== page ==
The right to complaint is, at the end, what we have after a successful cyberattack (of course, I mean success from the point of view of the hacker that carry out it).
And this what executives of Ashley Madison are doing with their press release published on 18th August, explaining that the data breach they have suffered is not a case of "hacktivism", but a criminal attack. In fact, nobody can doubt that it looks a criminal act, but the result is, spite of them, 10 GB with information of the last 8 years including clients data like telephones, adresses, transactions... including from written off clients (without considering aftermaths, true or not, that multiply this quantity).
Now they claim that there is people that knows the authors and they invite to report them. But, in the end, and independently of course of events, they have been a huge amount of cuckolds brought to the fore.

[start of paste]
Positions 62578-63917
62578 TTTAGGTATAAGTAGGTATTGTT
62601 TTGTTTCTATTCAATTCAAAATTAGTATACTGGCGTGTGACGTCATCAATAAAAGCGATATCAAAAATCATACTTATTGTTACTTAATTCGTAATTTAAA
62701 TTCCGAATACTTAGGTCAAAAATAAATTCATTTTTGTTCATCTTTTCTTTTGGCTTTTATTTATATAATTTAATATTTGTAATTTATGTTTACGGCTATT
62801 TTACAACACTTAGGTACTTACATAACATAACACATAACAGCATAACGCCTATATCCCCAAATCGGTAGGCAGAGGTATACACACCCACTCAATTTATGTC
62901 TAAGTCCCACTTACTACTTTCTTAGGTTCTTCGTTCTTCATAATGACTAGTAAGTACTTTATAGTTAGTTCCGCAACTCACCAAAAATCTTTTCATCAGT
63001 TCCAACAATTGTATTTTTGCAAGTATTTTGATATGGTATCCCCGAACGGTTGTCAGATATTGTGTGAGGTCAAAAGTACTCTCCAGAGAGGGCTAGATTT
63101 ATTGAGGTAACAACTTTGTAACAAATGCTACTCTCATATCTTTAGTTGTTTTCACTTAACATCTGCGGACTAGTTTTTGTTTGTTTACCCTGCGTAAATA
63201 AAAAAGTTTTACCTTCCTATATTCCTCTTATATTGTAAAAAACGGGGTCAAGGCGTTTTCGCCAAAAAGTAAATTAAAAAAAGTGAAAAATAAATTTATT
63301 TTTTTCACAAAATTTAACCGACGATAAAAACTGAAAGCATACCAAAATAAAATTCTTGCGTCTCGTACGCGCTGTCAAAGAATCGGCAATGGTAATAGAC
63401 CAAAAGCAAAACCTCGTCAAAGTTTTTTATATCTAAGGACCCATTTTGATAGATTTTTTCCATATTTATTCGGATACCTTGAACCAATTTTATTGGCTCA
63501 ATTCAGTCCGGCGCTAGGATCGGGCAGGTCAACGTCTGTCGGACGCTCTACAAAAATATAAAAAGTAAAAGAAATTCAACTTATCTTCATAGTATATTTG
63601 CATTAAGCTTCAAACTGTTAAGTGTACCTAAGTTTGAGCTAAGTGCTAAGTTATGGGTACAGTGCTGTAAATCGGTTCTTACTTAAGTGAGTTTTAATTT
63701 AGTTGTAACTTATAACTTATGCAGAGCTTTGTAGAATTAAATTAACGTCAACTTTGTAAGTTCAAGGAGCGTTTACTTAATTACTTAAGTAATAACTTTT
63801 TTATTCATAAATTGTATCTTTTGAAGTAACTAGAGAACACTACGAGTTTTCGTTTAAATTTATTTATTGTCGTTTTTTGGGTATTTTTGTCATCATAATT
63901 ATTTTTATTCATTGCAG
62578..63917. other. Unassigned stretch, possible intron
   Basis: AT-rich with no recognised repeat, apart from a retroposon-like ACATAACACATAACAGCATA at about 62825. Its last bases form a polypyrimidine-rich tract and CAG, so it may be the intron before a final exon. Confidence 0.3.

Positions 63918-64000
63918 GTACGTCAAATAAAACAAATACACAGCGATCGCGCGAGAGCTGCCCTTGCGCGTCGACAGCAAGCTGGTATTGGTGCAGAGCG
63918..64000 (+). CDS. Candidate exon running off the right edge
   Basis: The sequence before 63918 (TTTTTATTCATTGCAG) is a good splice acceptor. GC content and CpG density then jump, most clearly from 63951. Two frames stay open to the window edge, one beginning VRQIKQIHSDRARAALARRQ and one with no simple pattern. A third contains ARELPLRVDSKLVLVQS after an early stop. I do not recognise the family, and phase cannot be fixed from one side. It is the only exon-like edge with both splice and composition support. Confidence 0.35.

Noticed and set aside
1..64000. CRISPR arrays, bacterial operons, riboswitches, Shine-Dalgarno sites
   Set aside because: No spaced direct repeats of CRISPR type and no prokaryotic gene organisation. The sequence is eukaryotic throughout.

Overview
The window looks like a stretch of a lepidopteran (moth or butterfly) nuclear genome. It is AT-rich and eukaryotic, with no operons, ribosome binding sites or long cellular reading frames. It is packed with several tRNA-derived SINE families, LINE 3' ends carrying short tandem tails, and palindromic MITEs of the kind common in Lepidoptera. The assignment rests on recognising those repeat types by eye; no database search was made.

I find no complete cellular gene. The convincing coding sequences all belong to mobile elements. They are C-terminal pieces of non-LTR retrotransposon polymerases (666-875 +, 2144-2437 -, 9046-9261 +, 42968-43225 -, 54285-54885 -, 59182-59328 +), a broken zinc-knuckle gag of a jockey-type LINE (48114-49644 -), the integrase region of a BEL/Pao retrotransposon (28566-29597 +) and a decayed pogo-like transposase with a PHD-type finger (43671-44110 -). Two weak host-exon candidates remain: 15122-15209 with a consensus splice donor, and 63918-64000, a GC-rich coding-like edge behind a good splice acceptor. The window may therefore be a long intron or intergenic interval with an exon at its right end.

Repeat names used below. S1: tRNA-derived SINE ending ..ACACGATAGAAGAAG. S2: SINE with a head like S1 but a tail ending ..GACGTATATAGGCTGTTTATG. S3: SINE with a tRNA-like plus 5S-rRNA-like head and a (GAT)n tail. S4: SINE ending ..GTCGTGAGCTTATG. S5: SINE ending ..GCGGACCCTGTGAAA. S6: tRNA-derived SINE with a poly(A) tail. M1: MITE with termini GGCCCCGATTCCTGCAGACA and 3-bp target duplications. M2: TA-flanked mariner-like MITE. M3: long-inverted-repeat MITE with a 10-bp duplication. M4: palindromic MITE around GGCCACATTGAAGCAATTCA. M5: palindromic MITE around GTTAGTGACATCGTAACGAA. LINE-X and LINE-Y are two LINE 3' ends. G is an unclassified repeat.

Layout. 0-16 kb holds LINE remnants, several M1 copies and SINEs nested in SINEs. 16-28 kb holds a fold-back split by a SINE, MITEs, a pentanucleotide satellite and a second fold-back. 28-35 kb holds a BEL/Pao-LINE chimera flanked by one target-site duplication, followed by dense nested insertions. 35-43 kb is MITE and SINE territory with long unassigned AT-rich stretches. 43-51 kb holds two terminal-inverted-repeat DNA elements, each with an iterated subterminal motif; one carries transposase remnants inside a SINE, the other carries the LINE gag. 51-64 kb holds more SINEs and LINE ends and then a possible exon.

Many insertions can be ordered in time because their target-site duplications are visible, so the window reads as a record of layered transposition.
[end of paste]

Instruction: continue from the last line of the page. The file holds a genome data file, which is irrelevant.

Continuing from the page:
According to Krebs, who was the one that uncover the leakage, it seems that the author of the attack has been somebody that has had authorized access to the systems and information leakaged. Probably, a dsgruntled employee with credentials not suspended o something similar... uff, bad thing.
Anyway (and looking to our area of interest), if Ashley Madison had implemented and mantained practices and controls corresponding to a rating level according to the level of confidentiality needed for its business (like suspend / delete not used accounts, encrypt information highly sensible, both in transit and at rest, etc.), we could not assure that the leakeage could have been avoided, but for sure, it should have been more difficult.
Take care of where we put those things what matters most!
You can follow us on twitter.com/leet_security